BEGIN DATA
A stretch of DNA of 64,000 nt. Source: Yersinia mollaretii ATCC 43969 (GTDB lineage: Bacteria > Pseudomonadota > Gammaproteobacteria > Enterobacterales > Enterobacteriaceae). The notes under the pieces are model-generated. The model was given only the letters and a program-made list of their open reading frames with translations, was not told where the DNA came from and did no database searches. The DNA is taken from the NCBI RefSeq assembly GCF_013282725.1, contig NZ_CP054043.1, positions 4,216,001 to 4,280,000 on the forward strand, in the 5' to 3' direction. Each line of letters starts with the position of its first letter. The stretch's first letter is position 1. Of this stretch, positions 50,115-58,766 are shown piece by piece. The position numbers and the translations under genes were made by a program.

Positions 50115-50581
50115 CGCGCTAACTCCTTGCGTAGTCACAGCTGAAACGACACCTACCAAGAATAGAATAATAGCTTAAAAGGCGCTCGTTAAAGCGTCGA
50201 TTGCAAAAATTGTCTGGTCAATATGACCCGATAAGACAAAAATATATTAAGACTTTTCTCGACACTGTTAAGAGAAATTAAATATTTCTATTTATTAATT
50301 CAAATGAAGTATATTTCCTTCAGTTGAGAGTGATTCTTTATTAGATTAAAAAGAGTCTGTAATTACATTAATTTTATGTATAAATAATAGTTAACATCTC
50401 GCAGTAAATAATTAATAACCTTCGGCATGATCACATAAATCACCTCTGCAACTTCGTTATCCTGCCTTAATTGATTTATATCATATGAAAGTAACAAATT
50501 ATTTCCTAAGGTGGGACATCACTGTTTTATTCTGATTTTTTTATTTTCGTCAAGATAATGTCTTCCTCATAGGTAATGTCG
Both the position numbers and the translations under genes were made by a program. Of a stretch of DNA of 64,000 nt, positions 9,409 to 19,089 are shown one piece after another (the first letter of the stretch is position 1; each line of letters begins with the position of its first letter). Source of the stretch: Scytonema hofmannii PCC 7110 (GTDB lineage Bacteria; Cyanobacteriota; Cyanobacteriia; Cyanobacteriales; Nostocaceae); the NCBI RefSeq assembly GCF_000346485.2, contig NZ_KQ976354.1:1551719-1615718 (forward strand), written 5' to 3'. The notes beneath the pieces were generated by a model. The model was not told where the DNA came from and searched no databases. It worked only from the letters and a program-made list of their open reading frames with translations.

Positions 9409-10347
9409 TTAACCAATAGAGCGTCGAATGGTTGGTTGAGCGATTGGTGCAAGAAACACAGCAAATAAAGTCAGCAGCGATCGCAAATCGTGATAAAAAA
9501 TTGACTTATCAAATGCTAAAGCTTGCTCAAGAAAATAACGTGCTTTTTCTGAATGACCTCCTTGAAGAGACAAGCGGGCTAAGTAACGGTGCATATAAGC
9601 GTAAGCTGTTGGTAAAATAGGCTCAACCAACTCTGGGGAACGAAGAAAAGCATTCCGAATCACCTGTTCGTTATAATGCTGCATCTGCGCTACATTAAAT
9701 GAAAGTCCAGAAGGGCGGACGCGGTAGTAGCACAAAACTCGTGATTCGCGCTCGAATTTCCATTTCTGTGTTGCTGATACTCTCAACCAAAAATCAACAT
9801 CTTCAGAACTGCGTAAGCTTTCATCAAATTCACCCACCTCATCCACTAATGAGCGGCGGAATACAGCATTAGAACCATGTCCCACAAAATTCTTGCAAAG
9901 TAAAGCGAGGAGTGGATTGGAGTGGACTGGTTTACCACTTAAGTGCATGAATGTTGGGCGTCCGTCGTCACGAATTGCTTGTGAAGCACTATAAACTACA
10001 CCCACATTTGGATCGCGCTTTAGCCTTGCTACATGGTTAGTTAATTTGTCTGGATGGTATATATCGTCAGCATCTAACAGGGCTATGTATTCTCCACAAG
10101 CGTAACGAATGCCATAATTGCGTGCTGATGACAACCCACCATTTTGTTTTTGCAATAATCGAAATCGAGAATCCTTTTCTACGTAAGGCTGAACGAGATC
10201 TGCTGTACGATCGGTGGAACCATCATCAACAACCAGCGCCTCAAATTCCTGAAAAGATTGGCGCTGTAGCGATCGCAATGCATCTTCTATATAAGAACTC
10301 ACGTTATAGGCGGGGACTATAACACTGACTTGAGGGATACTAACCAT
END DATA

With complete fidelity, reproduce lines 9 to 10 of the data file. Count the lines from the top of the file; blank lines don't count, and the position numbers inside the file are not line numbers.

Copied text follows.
Positions 9409-10347
9409 TTAACCAATAGAGCGTCGAATGGTTGGTTGAGCGATTGGTGCAAGAAACACAGCAAATAAAGTCAGCAGCGATCGCAAATCGTGATAAAAAA